One evening, like any other evening which usually resembles something close to a tornado, my seven year old son looked up at me from scattered books on the table and said, “Mom your friends don’t know the real you — if they knew the real you they probably wouldn’t like you.”
His comment stopped me in my tracks.
Wait, should I be mad, or was that an intuitive thought? The fact that he had distinguished my two faces was almost astonishing. The perfect face you put forward to the world and then the not-so-perfect face at home. When the amazement of what he had said finally wore off, I realized I had been screaming and yelling at a steady and constant rate the entire evening.
Between managing dinner, helping two kids with their homework, and calming the nerves of a rambunctious two year old who’s nap was cut short for after school activities, I was spent. Maybe I didn’t realize the extra effort that went into yelling was adding to my exhaustion.
When I finally got a chance to sit down, I realized what my son had said made absolute sense.
My friends (although probably not the dearest and nearest) only see the distinguished and best side of me. The side that seems like your favorite psychologist — calm, open, present, and always listening.
I couldn’t avoid the fact that I had been doing a lot of yelling and very little time actually listening or staying calm with the kids. Was this the memory I wanted to leave with them? I needed to show only one side of me, the side that treats my children with calmness and ease.
It hasn’t been easy. Even with two self help books, talking to other parents, and taking breaks, there are still days when the only way I can get my word across is through a loud affirmative voice (i.e. yelling). In the end, I have to keep reminding myself that I am doing the hardest job in the world. A job that requires you be patient but consistent, caring but firm, and a friend while still maintaining paternal quo.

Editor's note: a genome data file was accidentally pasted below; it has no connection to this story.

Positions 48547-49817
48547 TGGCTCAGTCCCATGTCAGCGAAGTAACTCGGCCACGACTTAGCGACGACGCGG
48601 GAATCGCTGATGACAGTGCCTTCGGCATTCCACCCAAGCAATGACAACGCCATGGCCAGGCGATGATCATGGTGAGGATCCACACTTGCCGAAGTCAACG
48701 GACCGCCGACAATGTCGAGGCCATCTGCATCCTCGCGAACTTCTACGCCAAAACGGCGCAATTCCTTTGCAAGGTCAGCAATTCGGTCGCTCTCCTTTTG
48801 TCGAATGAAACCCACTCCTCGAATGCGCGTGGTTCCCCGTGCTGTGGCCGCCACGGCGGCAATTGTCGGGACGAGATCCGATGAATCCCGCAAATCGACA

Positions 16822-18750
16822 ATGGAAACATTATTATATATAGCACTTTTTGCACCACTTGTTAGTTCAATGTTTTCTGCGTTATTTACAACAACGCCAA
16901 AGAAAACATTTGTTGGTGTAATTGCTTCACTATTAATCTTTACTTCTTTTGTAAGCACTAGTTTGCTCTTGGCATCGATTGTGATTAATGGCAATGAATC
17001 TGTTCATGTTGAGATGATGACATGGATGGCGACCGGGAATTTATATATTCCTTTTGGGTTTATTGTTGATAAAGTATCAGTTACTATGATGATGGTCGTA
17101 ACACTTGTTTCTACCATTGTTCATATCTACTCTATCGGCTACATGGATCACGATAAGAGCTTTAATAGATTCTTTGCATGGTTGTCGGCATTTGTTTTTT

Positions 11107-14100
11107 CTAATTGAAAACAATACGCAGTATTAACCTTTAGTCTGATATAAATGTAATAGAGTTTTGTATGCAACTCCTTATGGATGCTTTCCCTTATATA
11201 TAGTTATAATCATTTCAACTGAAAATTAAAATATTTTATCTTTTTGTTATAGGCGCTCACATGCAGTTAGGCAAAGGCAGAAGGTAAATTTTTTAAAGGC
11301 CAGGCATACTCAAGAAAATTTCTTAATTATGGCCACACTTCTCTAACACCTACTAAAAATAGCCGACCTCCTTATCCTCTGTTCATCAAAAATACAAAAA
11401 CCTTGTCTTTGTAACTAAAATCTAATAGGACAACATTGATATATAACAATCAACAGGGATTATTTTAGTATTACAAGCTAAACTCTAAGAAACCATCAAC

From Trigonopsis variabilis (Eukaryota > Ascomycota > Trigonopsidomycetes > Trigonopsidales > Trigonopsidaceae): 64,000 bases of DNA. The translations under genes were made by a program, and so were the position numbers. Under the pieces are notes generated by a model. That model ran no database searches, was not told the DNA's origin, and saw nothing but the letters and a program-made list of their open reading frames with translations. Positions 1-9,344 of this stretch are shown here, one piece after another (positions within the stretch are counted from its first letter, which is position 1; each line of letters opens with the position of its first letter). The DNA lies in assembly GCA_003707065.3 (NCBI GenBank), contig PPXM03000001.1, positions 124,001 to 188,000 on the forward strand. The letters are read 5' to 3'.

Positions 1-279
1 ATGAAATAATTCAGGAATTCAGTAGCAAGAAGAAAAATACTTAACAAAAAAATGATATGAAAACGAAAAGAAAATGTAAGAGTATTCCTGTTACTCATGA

I’ve become more cognizant and conscious of my tone and tempo and continue to work on it. Somehow the day feels less stressed and haphazard when the yelling is minimized. It ends up being a win for me, and a win for the kids.
Amina Qureshi was born in small town Cedar Falls, Iowa. She graduated from The University of Iowa in 2001 with a degree in journalism and marketing. She wrote for numerous newspapers around the state. After graduating, she moved to Chicago and worked for Xerox Corporation in their marketing department for two years. In 2003, she married her husband who was just starting his residency in surgery. During her husband’s training, Amina had two children and also took the time to do a masters in Clinical Psychology. In 2010, the family moved to New Orleans where her husband began working at Tulane. In her free time, she volunteers at the school (when she can), enjoys going to the gym, and takes on the full time job of raising her three rambunctious children. You can read more about her adventures on her blog, MomScript.